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Monday, Oct 2, 2023

TMC Builds Duo of Instagrammable Hotel Brands

When travelers are looking for an Instagrammable, anything-but-vanilla boutique hotel experience, TMC Hospitality hopes they’ll book at its Bode or recently launched Drift brand.  

The Irvine hotel developer and operator, part of real estate holding company TMC Group, said the shifting demographics of travelers—namely the growth of the millennial traveler—has carved plenty of room for companies looking to offer a more contemporary take on travel.

“If you use the boomers as the corollary, there are many brands that emerged when the boomers got in the driver seat of the economy. I think the same thing is about to happen right now with millennials,” said TMC Hospitality co-founder and CEO Philip Bates.

The executive oversees a portfolio of $200 million in open or under-development hotels.

The firm, which doesn’t disclose sales figures, said it plans to about double revenue in the next two to three years.

Lifestyle Experiences

Bates pointed out TMC is not in the business of developing hotels only for millennials. Rather, TMC’s portfolio is for guests that are well-traveled and turn to tech platforms often to help navigate new cities.  

“The growth of boutique hotels, the growth of platforms like Airbnb have shown that consumer sentiments are shifting away from the larger, more traditional brands that have a more vanilla experience, and these consumers are looking for a unique experience,” he said.

“They’re looking for an experience that reflects who they, as people, view themselves, the so-called lifestyle experiences. And when you add to that, things like the COVID pandemic where we’re really starting to value relationships more deeply, our friends and our family, I think people want to do more trips together, which is why we cater to social groups.”

Drift, TMC’s latest hotel brand launched earlier this month in San José del Cabo, is a reflection of trends that company executives say are driving the business. Previously an eight-key inn, the property was overhauled and now houses 29 guestrooms and suites running from 215 to 322 square feet. It features what’s been described as “an industrial, restrained design.”

Plans call for Drift to further expand with another hotel slated for Santa Barbara in the spring of next year and Nashville in the summer.

A Different Kind of Stay

TMC’s Bode brand is currently in Nashville and Chattanooga in Tennessee. While a Palm Springs location is on the way, Bates said the company will continue to focus on expansion in the southeast where it has properties coming soon in Greenville, S.C. and Savannah, Ga.

TMC started both its brands with the intent of having its properties serve a mostly leisure customer. However, the properties pre-COVID were seeing anywhere from 30% to 40% of its guests traveling for business.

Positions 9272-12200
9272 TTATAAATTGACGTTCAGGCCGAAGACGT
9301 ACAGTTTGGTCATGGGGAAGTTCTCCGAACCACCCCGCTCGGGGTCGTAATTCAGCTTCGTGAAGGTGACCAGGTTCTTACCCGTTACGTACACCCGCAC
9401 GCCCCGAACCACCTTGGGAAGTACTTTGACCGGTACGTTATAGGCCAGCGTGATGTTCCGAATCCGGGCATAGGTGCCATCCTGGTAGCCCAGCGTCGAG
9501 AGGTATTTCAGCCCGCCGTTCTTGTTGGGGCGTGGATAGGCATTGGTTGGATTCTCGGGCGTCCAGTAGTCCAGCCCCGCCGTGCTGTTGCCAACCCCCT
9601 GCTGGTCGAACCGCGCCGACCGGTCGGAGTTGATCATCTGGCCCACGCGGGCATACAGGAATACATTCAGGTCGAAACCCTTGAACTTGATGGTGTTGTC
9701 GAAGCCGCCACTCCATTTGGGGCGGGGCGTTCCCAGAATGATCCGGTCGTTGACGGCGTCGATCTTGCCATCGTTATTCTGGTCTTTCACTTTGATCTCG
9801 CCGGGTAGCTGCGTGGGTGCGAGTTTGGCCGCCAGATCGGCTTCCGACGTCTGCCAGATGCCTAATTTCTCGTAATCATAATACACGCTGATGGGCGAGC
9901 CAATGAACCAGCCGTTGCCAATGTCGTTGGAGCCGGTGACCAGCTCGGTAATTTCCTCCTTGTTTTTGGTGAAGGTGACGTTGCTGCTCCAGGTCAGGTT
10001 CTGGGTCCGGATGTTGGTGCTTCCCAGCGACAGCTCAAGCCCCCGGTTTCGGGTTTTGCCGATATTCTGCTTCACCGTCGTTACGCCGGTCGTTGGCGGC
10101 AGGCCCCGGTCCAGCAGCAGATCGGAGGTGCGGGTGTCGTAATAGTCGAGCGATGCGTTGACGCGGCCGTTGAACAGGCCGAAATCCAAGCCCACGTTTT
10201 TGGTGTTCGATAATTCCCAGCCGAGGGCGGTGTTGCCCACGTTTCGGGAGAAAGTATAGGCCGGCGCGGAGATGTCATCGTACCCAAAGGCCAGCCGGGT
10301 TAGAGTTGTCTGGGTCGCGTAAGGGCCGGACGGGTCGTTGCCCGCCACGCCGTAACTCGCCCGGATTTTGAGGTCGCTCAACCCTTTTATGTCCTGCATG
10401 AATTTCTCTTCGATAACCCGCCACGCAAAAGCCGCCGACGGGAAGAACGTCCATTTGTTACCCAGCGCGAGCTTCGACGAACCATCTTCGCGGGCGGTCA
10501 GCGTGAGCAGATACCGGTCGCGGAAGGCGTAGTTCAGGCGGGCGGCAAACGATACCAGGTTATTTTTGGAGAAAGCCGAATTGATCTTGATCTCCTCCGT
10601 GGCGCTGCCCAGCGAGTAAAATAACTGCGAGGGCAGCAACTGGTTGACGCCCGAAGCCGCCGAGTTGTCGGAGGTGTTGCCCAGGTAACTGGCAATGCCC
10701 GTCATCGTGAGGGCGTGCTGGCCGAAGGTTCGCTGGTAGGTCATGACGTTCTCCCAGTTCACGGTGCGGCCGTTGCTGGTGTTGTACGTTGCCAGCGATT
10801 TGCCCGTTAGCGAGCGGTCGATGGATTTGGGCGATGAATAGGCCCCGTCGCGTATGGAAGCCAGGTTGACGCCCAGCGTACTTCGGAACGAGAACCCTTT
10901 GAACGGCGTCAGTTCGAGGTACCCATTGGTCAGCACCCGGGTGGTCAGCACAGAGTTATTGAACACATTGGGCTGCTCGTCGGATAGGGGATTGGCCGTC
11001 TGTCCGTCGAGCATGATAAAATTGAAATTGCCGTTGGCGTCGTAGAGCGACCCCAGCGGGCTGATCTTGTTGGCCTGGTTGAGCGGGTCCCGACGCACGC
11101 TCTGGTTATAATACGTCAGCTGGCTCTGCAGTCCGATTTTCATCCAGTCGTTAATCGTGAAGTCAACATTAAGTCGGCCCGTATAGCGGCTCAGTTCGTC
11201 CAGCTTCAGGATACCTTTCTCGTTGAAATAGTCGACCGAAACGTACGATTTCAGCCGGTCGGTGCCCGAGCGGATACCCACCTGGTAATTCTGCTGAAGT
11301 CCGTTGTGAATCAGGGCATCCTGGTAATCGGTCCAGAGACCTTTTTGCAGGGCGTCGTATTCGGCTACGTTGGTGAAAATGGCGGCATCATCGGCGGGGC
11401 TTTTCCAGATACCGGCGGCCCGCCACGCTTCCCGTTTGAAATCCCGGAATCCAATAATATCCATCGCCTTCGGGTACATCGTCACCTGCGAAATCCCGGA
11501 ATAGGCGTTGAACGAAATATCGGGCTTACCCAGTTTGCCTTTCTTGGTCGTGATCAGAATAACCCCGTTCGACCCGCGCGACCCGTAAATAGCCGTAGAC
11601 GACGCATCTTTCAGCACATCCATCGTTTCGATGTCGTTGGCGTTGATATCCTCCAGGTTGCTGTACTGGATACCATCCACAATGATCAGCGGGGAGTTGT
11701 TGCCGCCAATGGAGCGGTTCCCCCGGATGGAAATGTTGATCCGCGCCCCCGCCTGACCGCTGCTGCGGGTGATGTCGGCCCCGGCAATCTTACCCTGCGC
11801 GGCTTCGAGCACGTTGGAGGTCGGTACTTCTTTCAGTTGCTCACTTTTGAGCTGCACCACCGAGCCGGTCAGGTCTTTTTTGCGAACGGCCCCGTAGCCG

TMC officials said their sweet spot are properties in the 80- to 150-room range, with an offering of both rooms for solo and couple bookings, all the way over to multiple bedrooms for group travel.

Guests at multi-room units under the Bode brand often share kitchens, living rooms, patios and backyards.

Next Steps

The CEO said there are positives and negatives to doing hotel conversions or new development, and said the portfolio moving forward would likely skew towards more than 50% conversions.

“Currently, we are looking at more conversions than ground-up [developments], and the reason for that is the introduction of the COVID-19 pandemic has caused investor sentiment to be a little more cautious and they view conversions as a little bit less risky. However, when you do ground-up projects, you can customize them more and make them a better overall experience,” the CEO said.

Room rates for Drift average in the high $100s to low $200s per night, with the brand targeting a slightly higher income demographic than Bode. Drift is also more design forward and will be located in trendier cities, Bates added.

Rosy Outlook

Bates said “it’s a wild world we are in these days,” but is generally optimistic about the prospects for the hospitality industry, particularly as more and more travelers choose cars over planes for their leisure activities.

“I think over the next two to four years, we will continue to see the trend of, call it drive-to leisure, of people spending a little bit less time on planes and more time in the car for their vacations. I do think, however, we’re going to start seeing a little more international travel.”

“I think it’ll still take several years to get back up to the pre-COVID levels, and I think business travel is going to probably resume,” he said.

Business for TMC is somewhere between 80% to 95% of what it was in 2019, according to Bates. Most of the business is being driven by leisure customers.

He reported some guests are still somewhat tentative about travel and that many are booking in shorter advance windows. The average booking window was one-and-a-half to two months out prior to the pandemic. Now, it’s about a month, Bates said.

While labor challenges have gripped many companies, TMC’s tech-heavy hotels, beginning with digital marketing efforts all the way to a text message concierge, have helped it skirt that particular pain point (see story, page 18).

“One of the things that we fortuitously did before COVID was we wanted to be very tech forward and labor light. So, as a rule, if you were to come to one of our hotels, you would notice a lot less staff at our hotels,” Bates said.

Each property on average employs a staff of about 15.

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